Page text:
Our new feature series (Kick-butt Kidlit Spotlight On:) is kicking off this month with a focus on MYSTERY NOVELS! Specifically middle grade mystery because MG is our jam!
Let’s give a big Kick-butt welcome to our guest author for today, Natasha Deen!
When I was a kid, one of my best discoveries was finding the Encyclopedia Brown books at the library. His stories hooked me on mysteries. From there, I moved to Cam Jansen, Sherlock Bones, Nancy Drew, and the Hardy Boys. Later, I made the jump to Agatha Christie, Perry Mason, and Sherlock Holmes. There was no turning back.
As an author, I work to bring the elements of a mystery—clue-dropping, red herrings, and a puzzle to solve—into my work, (no matter what genre of book I’m working on).
It’s important that the experience I had as a young reader—the excitement, the rush of uncovering the bad guy, the way I got lost in the story—is the same one I create for my audience. I hold to a few guidelines when it comes to creating the Lark and Connor Ba mysteries for readers.
The mystery has to be age appropriate and realistic.
It has to feel like the kind of mystery that a kid might stumble on to. In the case of Lark Holds the Key, it’s finding the lost key to the library. In Lark and the Diamond Caper, where diamonds are at stake, I made sure Halmoni (their grandmother) is there as a covert agent, quietly helping the kids bridge the gap between what they know they can do and the stubborn grown-ups who judge them according to their age, instead of their abilities.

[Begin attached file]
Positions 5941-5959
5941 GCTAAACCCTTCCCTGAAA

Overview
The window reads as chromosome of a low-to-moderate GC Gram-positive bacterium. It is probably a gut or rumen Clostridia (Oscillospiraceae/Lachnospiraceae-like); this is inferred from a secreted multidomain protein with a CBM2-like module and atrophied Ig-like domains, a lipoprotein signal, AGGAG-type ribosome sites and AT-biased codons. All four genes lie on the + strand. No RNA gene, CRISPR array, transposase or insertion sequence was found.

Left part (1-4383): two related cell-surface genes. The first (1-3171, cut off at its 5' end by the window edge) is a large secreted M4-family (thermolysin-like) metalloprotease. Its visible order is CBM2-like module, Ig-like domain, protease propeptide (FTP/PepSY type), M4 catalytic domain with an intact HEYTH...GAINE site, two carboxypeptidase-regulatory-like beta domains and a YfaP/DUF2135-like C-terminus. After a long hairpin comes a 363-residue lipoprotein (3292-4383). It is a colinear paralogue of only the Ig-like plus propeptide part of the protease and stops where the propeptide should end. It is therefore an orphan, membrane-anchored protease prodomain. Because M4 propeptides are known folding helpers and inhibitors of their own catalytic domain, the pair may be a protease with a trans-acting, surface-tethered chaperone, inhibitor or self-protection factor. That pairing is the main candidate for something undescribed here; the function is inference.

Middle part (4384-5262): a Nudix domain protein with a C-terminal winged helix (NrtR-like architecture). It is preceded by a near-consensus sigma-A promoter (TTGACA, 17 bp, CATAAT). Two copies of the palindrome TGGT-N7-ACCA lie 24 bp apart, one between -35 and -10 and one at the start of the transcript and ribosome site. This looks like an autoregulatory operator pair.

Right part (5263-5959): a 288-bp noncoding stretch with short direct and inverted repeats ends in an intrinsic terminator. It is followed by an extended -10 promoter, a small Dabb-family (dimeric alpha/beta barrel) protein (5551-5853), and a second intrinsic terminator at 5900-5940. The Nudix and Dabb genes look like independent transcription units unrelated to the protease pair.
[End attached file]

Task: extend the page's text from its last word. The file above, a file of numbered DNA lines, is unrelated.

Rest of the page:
The clues must be shared with the reader.
As a reader, it drives me crazy when the sleuth has access to information not given to me. It feels unfair. Give me the mystery, drop the clues, and let me see if I can solve it before the detective can. When it comes to Lark and Connor, the characters are given the same clues at the same time as the reader. Who solves it first?
Celebration of culture.
When I was growing up, if I wanted a story featuring a minority, it was likely to be a slave story. Great, but my family was more than the product of colonialism and slavery (and stories of overcoming racism got old, fast). I wanted to see kids who reflected the diversity of the world, living a life similar to mine.
There have to be giggle-worthy moments in the book.
Life and success are about interdependence. Lark and Connor know how to work as individuals and as a team, and they know how to ask for help when they need it (and through their willingness to ask questions, they are the ones who put all the clues together to solve the mystery).
From grumpy parents, to microaggressions of other kids, to adults who don’t see them, I want the world Lark and Connor to inhabit to feel real and relatable to readers.
It’s a thrill to put together puzzles and create mysteries for readers, especially young readers. There’s a responsibility, a weight happily carried when I work and plan a book, and all the hard work—the seemingly endless drafts, the late nights and early mornings—are worth it when it comes to creating a story that readers will enjoy.
Natasha Deen’s family moved from Guyana, South America to Canada to escape the country’s political & racial violence. She loved growing up in a country of snow & flannel, but often felt out of place. Thank goodness for books that showed her being different could also mean being awesome. Natasha lives in Edmonton, Alberta with her family where she spends A LOT of time arguing with her cats and dogs about who’s the boss of the house. She is the author of the Lark Ba series and many other amazing books for kids and teens.
Add LARK TAKES A BOW on Goodreads!
Click here to win a copy of LARK TAKES A BOW!
The final giveaway will be for EVERY SINGLE book featured in the Kick-butt Kidlit Spotlight On: MYSTERY blog series so make sure you check it out on every post! (New options to enter will be added with each post.) Draw closes on Friday, October 5th at the end of our series.
Tune in on Wednesday for a guest post from Dora M. Mitchell!
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